Once full membership starts conditionality ends. As there is no “political acquis” “backsliding” from democracy and other EU values represents a real risk. Hungary’s present constitutional developments form one instance of such a major challenge of the EU as a political and constitutional sphere. For the first time, an EU Member State so clearly violates the fundamental values and principles of democracy and the rule of law. For the first time, a serious breach of the European common values as laid down in Article 2 TEU is at stake. Hungary’s case indicates that the enlargement policy has significant effects on the EU’s general law and governance framework well beyond the process of accession. In fact, it indicates that accession is not the end of the process and that post-accession compliance became more critical to prove the effectiveness of Europeanization and more generally the EU’s governance mechanisms used during accession.

This is perhaps the “flexibility” that Günther Verheugen, former Commissioner for EU enlargement in 2004, meant when he was asked by a Hungarian newspaper what he would have done differently in 2004. He said that instead of unconditional and complete transposition of the acquis communautaire into domestic legal systems, the EU should have provided more room for national solutions to legal problems within the frameworks of the envisaged objective.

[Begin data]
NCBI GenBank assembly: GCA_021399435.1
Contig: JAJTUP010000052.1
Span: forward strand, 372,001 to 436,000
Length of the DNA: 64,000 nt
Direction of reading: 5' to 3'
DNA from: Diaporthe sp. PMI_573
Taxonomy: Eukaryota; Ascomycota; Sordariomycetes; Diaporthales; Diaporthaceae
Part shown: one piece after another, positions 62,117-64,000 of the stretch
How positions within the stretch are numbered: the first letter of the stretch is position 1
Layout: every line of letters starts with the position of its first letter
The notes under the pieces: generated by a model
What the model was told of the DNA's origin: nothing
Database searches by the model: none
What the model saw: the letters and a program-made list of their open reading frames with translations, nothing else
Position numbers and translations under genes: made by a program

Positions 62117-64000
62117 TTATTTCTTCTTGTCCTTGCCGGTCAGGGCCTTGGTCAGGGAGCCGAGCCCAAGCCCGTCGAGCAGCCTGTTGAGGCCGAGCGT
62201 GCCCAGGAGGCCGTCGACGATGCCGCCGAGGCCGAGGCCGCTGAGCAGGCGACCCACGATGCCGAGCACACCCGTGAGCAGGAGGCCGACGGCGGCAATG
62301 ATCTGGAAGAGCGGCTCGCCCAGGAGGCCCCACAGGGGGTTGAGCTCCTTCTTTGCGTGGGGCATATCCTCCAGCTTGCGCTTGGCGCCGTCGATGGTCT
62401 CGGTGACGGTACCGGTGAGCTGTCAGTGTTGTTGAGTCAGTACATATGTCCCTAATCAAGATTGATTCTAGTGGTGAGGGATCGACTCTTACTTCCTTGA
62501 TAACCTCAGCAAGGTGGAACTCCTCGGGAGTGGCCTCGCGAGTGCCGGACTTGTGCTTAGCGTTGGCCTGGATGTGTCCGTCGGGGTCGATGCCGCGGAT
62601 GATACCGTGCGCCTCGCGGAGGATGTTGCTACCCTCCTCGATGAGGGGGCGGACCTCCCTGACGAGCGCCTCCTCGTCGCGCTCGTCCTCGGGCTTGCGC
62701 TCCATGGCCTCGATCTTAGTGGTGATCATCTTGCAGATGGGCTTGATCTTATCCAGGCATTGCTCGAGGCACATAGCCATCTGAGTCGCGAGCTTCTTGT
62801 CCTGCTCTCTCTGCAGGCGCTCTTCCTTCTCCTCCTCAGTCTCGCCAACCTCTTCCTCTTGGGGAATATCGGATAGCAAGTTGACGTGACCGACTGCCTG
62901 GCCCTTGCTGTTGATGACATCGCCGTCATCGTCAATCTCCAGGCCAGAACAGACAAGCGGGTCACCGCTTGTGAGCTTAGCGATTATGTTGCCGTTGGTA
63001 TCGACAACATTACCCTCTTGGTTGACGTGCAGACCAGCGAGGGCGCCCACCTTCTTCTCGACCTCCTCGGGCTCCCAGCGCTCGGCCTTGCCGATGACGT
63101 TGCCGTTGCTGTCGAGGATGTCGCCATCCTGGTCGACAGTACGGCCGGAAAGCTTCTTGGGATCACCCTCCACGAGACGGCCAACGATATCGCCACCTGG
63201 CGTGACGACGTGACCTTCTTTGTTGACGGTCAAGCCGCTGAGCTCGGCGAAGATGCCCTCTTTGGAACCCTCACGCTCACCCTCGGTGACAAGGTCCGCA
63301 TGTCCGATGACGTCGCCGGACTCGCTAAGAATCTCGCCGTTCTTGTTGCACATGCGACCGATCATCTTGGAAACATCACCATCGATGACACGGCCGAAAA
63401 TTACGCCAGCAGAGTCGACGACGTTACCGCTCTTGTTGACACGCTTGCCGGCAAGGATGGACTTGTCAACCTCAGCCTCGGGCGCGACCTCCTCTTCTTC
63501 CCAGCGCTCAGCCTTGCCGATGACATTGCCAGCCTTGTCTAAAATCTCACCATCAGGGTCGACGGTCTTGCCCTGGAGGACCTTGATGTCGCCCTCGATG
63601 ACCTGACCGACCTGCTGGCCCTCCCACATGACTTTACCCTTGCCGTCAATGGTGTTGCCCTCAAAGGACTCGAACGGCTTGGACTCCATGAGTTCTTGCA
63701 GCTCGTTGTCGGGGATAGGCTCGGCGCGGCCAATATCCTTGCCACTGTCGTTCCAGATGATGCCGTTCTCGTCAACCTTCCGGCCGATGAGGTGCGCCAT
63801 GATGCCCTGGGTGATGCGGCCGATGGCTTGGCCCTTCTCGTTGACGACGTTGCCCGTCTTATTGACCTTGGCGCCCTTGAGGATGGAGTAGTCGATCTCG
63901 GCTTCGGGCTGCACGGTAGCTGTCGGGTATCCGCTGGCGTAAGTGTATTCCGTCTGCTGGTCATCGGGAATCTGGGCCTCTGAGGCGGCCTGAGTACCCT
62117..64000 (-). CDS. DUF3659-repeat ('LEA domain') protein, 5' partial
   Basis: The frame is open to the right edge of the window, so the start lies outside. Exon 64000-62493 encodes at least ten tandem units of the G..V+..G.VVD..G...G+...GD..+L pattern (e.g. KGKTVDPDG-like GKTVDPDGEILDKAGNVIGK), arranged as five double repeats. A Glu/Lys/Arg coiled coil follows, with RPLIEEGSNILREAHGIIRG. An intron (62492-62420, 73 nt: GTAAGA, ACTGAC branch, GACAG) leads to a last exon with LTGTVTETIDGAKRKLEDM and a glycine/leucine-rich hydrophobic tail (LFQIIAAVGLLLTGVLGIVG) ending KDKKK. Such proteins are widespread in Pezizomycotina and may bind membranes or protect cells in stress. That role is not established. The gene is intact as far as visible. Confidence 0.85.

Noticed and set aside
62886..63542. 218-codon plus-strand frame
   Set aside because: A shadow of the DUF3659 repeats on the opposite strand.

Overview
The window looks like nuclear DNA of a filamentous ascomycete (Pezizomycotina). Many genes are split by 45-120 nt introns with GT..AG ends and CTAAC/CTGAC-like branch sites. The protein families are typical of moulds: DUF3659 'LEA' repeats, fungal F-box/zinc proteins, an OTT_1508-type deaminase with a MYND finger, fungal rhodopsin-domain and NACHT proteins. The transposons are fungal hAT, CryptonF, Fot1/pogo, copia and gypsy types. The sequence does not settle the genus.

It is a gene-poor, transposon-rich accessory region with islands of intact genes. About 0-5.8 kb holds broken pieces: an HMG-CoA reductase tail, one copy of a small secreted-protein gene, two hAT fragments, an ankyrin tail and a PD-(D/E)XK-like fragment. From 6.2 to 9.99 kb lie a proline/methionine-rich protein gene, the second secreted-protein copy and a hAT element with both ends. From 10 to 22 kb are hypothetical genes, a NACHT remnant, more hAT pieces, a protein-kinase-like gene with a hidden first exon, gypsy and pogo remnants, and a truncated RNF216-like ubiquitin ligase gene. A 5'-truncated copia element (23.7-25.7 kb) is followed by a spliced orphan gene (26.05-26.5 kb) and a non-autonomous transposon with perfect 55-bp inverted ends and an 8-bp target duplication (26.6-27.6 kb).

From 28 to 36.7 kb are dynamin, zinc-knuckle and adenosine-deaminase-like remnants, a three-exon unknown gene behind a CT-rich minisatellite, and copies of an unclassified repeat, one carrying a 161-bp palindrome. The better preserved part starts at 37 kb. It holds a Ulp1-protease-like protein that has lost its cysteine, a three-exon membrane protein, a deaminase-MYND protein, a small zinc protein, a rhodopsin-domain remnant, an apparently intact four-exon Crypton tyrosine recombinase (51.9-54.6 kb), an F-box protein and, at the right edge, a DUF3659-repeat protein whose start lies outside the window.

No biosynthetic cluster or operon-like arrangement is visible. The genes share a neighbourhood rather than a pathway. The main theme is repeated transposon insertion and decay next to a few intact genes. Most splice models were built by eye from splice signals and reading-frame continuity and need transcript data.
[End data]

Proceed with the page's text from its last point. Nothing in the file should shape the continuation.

Ten years ago the major legislative process of formal rule transposition had been closed in the ten new Member States and the fact that they were officially declared ready to enter the prestigious European club gave a good opportunity to celebrate. The formal rules had been purposefully transplanted into the the new members’ legal systems and could be changed “overnight” to meet the EU conditions of accession. But their actual application depends on the informal rules of the receiver state’s legal traditions, customs and culture and the broader economic, social and political context. The process of absorbing the transplanted formal rules and effectively apply them in their informal context is a more invisible and ambiguous process, one which may not prompt similar birthday parties as ten years ago, but one which will pass through various stages of aligning the new Member States’ legal rules to that of the EU and also creating effective feedback mechanisms into EU law.

Dr. Kati Cseres is Associate Professor of law at Amsterdam Centre for European Law and Governance. Her personal page can be accessed here.